• Make the most of the technology sitting in your pocket when observing.
    • Take lots of pictures. This can help you stitch every pain point together when back in the design thinking room space.  Pictures of the screen, pictures of the desk, any printouts, hand written items, processes, etc…  All these things are sitting out because they help the person get through their tasks inside or outside the system.
    • There are many note taking apps. I use Evernote to take quick notes on my phone, to then sync to my laptop when we’re done with our observations.  This allows me to show the entire design session attendees what I’ve captured along the way and be able to quickly add to it.
  • Ask feeling based questions
    • This is the definition of empathy! Ask end users how using the system makes them feel.  At what step do they get frustrated, where do they feel the system is wasting their time?
    • Sometimes the question doesn’t need to be asked and is answered in their body language or by comments made by the end user while explaining their process.
  • Look Around
    • The other part of this phase, the “observing” is also very important. When in a design session, I sometimes get laser focused on what a user is performing in the system step by step takes notes and pictures of the screens.  The same amount of importance should go to looking around.
    • Look at their desk, where they sit, what’s on the desk, pieces of paper, what kind of environment are they in, are they in an office or production floor, is it loud, etc… etc…
  • Plan Ahead
    • Design Thinking sessions are usually scheduled at least 2 weeks ahead of time.  This should give time for plant managers, people managers to make some end users available.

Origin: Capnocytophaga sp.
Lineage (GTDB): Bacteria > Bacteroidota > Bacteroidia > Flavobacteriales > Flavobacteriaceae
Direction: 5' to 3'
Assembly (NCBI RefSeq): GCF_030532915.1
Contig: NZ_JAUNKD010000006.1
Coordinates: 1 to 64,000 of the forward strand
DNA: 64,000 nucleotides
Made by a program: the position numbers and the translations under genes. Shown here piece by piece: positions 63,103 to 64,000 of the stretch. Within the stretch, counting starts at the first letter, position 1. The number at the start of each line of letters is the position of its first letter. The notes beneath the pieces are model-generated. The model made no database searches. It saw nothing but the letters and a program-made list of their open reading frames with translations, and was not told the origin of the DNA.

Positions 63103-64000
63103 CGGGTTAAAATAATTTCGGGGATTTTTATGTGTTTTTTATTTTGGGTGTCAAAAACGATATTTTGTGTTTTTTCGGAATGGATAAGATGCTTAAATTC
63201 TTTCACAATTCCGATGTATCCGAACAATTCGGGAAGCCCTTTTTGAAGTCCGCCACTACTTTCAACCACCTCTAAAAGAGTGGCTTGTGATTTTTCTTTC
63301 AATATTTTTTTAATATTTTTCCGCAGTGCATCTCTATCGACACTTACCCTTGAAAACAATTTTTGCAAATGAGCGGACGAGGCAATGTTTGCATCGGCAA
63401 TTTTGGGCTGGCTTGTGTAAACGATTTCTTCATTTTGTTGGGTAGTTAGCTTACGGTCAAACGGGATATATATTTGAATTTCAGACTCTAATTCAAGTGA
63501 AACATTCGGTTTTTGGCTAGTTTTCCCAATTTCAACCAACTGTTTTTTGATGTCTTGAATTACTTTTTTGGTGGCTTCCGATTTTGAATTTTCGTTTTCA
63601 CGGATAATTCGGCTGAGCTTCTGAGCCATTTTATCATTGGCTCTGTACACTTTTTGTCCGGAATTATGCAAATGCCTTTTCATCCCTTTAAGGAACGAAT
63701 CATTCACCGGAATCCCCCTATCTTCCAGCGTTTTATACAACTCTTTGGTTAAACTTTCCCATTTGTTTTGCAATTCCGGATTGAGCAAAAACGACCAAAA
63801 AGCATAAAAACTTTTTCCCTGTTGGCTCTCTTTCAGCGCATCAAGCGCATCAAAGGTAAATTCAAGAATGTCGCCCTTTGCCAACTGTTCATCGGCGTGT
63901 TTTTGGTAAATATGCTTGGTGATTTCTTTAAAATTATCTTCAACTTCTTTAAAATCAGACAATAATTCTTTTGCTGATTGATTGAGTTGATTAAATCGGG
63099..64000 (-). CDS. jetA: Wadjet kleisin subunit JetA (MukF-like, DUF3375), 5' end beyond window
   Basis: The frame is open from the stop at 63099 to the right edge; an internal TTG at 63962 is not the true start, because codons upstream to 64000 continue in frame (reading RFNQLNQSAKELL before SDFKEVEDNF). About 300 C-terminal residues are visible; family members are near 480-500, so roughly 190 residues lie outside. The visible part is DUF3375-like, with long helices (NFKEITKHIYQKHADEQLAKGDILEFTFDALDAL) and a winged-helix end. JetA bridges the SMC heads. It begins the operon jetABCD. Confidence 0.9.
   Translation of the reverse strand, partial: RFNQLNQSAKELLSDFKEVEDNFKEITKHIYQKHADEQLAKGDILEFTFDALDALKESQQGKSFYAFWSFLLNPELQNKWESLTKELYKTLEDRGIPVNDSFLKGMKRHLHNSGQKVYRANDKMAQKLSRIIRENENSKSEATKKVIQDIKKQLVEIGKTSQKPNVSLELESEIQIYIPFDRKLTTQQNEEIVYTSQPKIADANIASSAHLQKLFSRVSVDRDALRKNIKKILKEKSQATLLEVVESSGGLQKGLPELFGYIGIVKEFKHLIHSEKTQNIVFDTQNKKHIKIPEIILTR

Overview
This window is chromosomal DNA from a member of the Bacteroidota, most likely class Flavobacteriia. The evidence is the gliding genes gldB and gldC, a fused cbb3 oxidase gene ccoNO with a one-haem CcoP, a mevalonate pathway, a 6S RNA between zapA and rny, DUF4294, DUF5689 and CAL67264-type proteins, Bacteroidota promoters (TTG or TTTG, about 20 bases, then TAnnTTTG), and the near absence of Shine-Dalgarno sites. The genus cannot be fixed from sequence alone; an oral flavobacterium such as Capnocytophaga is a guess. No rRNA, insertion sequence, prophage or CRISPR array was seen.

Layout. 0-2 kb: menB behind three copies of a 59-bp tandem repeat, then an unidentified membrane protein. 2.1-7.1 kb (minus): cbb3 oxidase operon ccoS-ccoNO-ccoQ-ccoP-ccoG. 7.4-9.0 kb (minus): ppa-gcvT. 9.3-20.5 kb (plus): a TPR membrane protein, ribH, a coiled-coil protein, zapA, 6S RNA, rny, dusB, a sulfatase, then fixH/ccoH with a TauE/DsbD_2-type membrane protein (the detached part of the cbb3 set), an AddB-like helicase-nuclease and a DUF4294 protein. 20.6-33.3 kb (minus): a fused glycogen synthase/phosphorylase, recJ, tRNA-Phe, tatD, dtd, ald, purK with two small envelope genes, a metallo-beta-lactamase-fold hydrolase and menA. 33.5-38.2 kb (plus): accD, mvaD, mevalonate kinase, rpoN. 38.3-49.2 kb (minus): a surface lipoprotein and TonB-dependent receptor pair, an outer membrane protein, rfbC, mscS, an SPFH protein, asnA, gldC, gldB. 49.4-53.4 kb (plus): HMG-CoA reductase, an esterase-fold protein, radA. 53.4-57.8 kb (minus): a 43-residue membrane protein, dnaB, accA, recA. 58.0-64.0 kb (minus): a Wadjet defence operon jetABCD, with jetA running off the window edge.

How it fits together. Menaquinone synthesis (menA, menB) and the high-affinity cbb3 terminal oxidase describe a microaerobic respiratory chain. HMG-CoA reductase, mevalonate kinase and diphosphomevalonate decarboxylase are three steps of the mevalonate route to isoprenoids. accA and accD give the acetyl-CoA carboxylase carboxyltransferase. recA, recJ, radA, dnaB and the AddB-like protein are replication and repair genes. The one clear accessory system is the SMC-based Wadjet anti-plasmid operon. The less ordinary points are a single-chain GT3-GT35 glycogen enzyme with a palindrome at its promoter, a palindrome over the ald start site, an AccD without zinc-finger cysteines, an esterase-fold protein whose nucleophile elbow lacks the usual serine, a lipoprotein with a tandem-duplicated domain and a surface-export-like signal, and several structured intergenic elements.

• The more detailed an agenda can be beforehand gives clients and end-users heads up for how much time you’ll need during your time on-site.


The focus on user experience and design within these last 2 years in the SAP space has been a breath of fresh air in my mind.  With SAP Screen Personas, SAP Fiori, Fiori Cloud Edition on Hana Cloud Platform, and other newer technologies SAP is showing that it means business in the UX space.  I look forward to seeing exactly what the new OpenSAP course can offer customers in learning how to engage their greatest advocates (their users!) and to also show the benefits of engaging in these sessions.  I hope these insights, tips and tricks help in your next design session and if you’re still interested, check out the new OpenSAP course being offered, and contact us.

Have other tips or tricks from your design sessions?  Let us know in the comments!


You can find the OpenSAP course details and sign up for free here:


As VP of Products at Mindset Consulting, Jon focuses on how organizations can quickly and easily maximize their SAP investments for improved results and happier employee, customer, and user experiences. A known industry thought he is a highly sought-after industry speaker and resource.